The U.S. Nation­al Sci­ence Foun­da­tion is accept­ing pro­pos­als from any­one who wants to take over operations.

By Asso­ci­at­ed Press and Dan­i­ca Coto
Jan 25, 2017 

The future of one of the world’s largest sin­gle-dish radio tele­scopes is in ques­tion after the U.S. Nation­al Sci­ence Foun­da­tion announced Wednes­day it was accept­ing pro­pos­als from those inter­est­ed in assum­ing oper­a­tions at the Areci­bo Obser­va­to­ry in Puer­to Rico.

The announce­ment comes as the fed­er­al agency runs out of funds to sup­port the obser­va­to­ry, which fea­tures a 1,000-foot-wide (305-meter-wide) dish used in part to search for grav­i­ta­tion­al waves and track aster­oids that might be on a col­li­sion course with Earth.

Offi­cials with the foun­da­tion stressed in an inter­view Wednes­day with The Asso­ci­at­ed Press that the agency prefers that the obser­va­to­ry remain open with the help of col­lab­o­ra­tors that would pro­vide a fund­ing boost.

“Our (com­mu­ni­ty reviews) have rec­og­nized that Areci­bo does great sci­ence and will con­tin­ue to do great sci­ence,” said Ralph Gaume, act­ing divi­sion direc­tor for the foun­da­tion’s Divi­sion of Astro­nom­i­cal Sciences.

How­ev­er, he warned it’s pos­si­ble none of the pro­pos­als that have to be sub­mit­ted by late April will be cho­sen. This would leave the foun­da­tion with alter­na­tives includ­ing sus­pend­ing oper­a­tions at the obser­va­to­ry, turn­ing it into an edu­ca­tion­al cen­ter or shut­ting it down.

The first hint that the 53-year-old obser­va­to­ry was at risk came a decade ago, when a pan­el of experts rec­om­mend­ed it be shut down unless oth­er insti­tu­tions could help the foun­da­tion. The agency finances two-thirds of the obser­va­to­ry’s $12 mil­lion annu­al bud­get, and offi­cials said it could pro­vide some $20 mil­lion over a five-year peri­od to a poten­tial new operator.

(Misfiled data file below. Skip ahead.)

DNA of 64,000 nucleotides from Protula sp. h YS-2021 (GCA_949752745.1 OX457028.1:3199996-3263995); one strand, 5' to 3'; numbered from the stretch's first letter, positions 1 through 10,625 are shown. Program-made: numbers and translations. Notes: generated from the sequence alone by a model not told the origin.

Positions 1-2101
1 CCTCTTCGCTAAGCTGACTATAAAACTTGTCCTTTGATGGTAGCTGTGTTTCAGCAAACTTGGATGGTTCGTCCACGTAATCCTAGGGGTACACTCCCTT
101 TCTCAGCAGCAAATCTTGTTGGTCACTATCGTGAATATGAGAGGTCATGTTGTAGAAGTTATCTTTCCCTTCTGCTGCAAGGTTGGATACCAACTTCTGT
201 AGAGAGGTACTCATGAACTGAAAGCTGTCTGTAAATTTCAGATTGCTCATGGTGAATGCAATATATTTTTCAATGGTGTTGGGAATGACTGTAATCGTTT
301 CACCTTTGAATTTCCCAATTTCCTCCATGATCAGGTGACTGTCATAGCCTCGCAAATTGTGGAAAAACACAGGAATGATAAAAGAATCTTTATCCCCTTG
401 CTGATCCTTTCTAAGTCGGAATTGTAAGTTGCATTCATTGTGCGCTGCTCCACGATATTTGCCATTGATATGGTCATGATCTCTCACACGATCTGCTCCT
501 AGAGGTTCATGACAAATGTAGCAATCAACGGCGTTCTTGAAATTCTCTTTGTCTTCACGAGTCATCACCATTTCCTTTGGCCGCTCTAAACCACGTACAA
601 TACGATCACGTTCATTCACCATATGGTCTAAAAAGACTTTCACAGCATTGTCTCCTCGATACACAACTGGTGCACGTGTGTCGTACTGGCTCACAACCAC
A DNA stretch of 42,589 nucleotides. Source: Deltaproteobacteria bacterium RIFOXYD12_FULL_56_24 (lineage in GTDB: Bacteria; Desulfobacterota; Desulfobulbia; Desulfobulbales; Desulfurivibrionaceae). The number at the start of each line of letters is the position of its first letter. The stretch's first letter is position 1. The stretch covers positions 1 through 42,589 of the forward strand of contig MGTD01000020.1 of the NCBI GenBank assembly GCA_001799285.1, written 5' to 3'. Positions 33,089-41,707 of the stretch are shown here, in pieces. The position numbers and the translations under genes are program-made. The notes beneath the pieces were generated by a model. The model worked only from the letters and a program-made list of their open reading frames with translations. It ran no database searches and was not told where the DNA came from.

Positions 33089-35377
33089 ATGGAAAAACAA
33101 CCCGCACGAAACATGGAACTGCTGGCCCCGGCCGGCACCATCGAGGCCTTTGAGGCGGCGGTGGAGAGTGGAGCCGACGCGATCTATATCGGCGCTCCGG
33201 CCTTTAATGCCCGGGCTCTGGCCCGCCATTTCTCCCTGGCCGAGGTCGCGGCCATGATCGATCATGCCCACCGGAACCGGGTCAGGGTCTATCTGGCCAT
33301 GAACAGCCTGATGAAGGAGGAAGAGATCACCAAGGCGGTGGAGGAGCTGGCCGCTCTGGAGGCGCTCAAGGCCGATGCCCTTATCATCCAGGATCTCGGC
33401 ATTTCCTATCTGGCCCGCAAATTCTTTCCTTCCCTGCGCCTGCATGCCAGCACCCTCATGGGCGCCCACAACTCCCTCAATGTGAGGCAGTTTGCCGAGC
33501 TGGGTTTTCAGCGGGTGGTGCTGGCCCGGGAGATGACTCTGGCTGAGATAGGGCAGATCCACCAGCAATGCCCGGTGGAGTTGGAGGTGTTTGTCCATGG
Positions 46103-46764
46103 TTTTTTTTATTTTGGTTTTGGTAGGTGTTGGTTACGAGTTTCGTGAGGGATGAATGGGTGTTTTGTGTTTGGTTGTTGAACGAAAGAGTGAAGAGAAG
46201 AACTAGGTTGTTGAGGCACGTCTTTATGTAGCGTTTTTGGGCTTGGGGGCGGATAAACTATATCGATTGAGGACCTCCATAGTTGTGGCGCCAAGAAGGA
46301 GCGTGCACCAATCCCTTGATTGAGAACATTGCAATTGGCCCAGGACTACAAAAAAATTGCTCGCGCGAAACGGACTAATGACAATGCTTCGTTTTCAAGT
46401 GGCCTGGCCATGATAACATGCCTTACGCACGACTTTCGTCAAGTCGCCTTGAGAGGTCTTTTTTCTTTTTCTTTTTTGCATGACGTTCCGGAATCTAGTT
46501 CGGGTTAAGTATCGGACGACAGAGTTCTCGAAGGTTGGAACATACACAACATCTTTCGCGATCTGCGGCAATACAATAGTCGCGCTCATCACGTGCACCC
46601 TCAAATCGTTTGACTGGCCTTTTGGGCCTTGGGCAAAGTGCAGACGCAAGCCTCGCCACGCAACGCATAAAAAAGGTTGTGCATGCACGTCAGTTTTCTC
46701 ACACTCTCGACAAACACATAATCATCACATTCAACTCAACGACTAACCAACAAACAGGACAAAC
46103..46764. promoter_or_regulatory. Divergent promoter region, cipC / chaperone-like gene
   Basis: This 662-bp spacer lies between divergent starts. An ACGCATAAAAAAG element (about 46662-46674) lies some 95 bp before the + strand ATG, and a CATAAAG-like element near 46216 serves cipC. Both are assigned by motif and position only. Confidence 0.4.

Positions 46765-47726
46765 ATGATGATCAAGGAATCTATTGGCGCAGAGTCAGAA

Sci­en­tists use the obser­va­to­ry in part to detect radio emis­sions emit­ted by objects includ­ing stars and galax­ies, and it has been fea­tured in the Jodie Fos­ter film “Con­tact” and the James Bond movie “Gold­en­Eye.” It attracts about 90,000 vis­i­tors and some 200 sci­en­tists a year that use the obser­va­to­ry for free to do research, said obser­va­to­ry direc­tor Fran­cis­co Cordova.

How­ev­er, he told the AP that could change depend­ing on the type of pro­pos­als submitted.

“Per­haps in the future, sci­en­tists might have to pay to use it,” he said, adding that the obser­va­to­ry still plays a key role in research includ­ing the study of solar erup­tions capa­ble of dis­rupt­ing elec­tron­ic equipment.

The obser­va­to­ry has been threat­ened in recent years by big­ger, more pow­er­ful tele­scopes in places like Chile and Chi­na, where offi­cials recent­ly unveiled the Five-hun­dred-meter Aper­ture Spher­i­cal Tele­scope, or FAST.

The foun­da­tion said it expects to make a deci­sion by late 2017 as it awaits com­ple­tion of a final envi­ron­men­tal impact state­ment, which will out­line all alter­na­tives for the obser­va­to­ry’s future.